'Culture cannot be dissociated from development in any society'
There is, it seems, little dispute in public cultural policy discourse today that art has the potential to have a powerful transformative function on society. How exactly is it that art can achieve these 'transformative' effects?
This is a question that has proved difficult to answer, as evaluation of art practices is often elusive and difficult to measure (i). In my time as researcher for Arts Cabinet, I have undertaken the task to explore whether artistic research practices can connect with Culture and Development policies. The reason for this is because artistic research has the potential, through its mode of inquiry, speculation and curiosity, to look at the world as it is and question how it might otherwise be. My research consisted of establishing possible links between these arts based methodologies and the possible relation between art and social cohesion.
The first high profile public recognition of the significant contribution culture could make to development agendas was made by the Director General of UNESCO at the inauguration of the World Decade for Cultural Development (1988-1998) with the statement that ‘Culture cannot be dissociated from development in any society’[i]. The end of the decade saw the elevation of the status of culture amongst policy makers and the wide acceptance of the symbiotic relationship between culture and development was presently written into a plethora of international policy documents and agreements such as the Cotonou Agreement 2000, the Dakar Declaration 2003 and the Declaration of Santo Domingo 2006, to name just a few.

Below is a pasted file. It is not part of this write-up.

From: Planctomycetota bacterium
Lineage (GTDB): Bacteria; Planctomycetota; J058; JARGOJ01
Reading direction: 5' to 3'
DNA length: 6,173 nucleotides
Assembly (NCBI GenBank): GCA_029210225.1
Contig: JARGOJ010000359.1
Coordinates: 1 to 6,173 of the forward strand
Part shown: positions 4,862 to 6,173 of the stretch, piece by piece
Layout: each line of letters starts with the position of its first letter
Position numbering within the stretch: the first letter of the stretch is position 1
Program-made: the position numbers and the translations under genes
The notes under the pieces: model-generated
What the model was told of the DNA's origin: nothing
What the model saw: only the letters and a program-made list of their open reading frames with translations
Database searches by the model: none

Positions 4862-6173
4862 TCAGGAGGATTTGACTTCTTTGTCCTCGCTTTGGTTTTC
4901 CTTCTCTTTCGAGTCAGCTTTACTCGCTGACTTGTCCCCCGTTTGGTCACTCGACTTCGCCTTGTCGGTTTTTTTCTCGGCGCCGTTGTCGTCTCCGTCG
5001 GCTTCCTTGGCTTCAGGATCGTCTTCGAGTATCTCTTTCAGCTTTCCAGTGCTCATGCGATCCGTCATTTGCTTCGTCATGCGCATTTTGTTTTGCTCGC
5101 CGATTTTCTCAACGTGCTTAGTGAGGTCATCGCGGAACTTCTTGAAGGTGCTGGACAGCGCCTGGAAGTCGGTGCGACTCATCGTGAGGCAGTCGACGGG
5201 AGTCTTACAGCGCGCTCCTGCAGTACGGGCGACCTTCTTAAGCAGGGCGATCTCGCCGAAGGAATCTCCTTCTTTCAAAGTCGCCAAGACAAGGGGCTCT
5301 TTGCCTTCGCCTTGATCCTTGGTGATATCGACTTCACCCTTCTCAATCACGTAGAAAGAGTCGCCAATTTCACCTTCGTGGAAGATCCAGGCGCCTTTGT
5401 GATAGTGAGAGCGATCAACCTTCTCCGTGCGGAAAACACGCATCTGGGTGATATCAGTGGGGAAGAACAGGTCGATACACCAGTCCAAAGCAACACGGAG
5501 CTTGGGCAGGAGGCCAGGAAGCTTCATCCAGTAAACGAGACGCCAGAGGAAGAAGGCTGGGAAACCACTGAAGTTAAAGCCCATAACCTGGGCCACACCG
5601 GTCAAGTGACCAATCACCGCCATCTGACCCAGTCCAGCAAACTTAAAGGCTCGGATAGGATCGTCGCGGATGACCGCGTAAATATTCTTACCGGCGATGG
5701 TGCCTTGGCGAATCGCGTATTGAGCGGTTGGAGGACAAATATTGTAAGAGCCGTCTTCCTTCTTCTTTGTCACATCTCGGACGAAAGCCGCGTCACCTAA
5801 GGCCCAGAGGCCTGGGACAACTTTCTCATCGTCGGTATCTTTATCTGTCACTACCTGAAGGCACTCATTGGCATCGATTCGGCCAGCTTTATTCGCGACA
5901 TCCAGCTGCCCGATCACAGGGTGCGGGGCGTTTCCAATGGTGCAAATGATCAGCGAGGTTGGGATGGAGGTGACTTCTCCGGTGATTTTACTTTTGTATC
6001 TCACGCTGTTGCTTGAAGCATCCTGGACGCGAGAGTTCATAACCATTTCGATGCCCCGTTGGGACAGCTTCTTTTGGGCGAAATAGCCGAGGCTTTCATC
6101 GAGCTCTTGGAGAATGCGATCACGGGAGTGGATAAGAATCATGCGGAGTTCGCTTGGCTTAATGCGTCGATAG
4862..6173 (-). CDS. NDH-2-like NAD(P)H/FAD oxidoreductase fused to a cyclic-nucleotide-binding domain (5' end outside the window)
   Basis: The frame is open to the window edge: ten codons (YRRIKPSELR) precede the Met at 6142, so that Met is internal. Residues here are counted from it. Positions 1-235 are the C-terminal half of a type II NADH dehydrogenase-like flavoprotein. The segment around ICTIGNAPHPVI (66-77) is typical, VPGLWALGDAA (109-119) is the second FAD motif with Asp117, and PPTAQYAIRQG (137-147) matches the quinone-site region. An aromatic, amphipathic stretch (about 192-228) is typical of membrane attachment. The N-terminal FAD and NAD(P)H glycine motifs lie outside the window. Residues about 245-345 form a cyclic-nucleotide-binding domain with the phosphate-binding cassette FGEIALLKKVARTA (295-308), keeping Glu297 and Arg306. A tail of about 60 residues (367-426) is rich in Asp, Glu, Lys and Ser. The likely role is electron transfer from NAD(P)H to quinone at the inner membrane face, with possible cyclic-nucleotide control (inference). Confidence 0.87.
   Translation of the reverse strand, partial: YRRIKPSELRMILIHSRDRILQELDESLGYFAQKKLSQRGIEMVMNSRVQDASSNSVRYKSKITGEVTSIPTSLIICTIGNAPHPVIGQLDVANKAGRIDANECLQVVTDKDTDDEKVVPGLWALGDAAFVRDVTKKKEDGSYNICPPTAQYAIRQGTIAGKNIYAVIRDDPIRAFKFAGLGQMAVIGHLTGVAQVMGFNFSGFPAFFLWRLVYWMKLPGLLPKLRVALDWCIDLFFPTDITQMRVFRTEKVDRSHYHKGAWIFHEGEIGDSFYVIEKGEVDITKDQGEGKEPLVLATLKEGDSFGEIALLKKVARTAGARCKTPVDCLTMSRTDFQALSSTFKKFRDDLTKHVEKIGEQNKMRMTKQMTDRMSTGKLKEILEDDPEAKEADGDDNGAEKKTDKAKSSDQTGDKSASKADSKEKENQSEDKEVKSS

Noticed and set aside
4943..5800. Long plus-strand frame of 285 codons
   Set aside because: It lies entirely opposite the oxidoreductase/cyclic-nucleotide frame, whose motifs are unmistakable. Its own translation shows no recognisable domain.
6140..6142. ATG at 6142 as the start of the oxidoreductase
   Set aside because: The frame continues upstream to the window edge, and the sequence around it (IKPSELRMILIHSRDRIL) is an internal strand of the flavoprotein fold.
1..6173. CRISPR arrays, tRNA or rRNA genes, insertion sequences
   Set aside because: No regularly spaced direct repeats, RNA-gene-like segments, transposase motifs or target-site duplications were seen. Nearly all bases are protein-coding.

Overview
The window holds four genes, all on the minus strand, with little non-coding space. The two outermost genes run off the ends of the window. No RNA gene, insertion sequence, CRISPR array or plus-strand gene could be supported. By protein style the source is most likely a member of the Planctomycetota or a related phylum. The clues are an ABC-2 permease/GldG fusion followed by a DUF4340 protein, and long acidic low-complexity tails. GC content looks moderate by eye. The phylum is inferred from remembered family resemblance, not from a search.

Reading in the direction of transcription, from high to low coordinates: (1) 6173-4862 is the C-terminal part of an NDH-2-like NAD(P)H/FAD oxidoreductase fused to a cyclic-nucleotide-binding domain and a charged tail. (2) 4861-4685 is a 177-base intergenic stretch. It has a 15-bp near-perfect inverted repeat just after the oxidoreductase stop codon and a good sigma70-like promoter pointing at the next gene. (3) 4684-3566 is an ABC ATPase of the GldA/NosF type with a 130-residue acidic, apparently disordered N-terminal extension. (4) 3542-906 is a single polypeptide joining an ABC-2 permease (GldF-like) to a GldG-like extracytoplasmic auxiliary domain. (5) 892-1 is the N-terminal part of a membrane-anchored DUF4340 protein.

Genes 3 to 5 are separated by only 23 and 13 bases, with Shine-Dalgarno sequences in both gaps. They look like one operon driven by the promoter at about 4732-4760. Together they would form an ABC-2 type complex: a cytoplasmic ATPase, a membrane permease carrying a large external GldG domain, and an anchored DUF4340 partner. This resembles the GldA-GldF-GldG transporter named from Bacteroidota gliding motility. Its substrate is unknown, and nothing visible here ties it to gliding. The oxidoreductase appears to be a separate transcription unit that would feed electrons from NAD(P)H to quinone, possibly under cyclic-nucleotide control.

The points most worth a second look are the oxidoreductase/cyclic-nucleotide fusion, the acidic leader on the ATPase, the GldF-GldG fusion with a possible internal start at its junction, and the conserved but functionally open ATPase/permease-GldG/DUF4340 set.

Although culture’s key contribution to development has thus been recognised for some time, recent policy developments, most notably the 2015 Declaration on the Inclusion of Culture in the Sustainable Development Goals and also the UN’s Agenda for Sustainable Development until 2030, have cemented this still further and bare testament to the continued importance of culture within development frameworks and the recognition of its impacts on the international policy making arena. Recent initiatives at the EU level have also placed renewed emphasis on the strengthening of this relationship, with the recent announcements made by Federica Mogherini as part of the ‘Culture in EU External Relations’ agenda once again emphasising culture’s critical role.
In light of this policy context, which has once again placed a renewed spotlight on culture and development, there is now an impetus on finding new and innovative ways to adopt culture for developmental purposes, yet it is not always obvious how. Part of the challenge of ‘culture and development’ as a term and as a policy leading to practice, is precisely because of the broad nature of both terms and their multiple definitions. Development of course, has many facets, which include economic, social and educational, whilst culture is a notoriously ambiguous, dual natured term, which can both relate to activities in the arts and creative sectors as well as more broadly denote a way of life and ‘what shapes our identity’[ii]. Culture in this latter definition and the fostering of a diversity of different cultures is of course an essential and important aspect of sustainable development, as was articulated by UNESCO’s ‘Our Creative Diversity Report’[iii] (1996), yet cultural projects offer the clearest means of analysis.
It is high time to try and demystify the connection between culture and development by breaking it down into specifics and to find the causal relationship of how precisely culture can impact positively on the development of individuals, communities and nations in need. Capacity building is often seen as one of the key elements and tools of development and cultural projects can certainly contribute to capacity building through building and developing individuals' skills, which when shared and exchanged, can achieve positive societal impacts through a ripple effect, particularly in societies affected by conflict and trauma. Acting in the role of 'cultural mediator'[iv], it is Arts Cabinet's belief, that artistic research practices in particular, offer a good example of culture's effective contribution to capacity building and it is the organisation's intention to continue to explore this potential.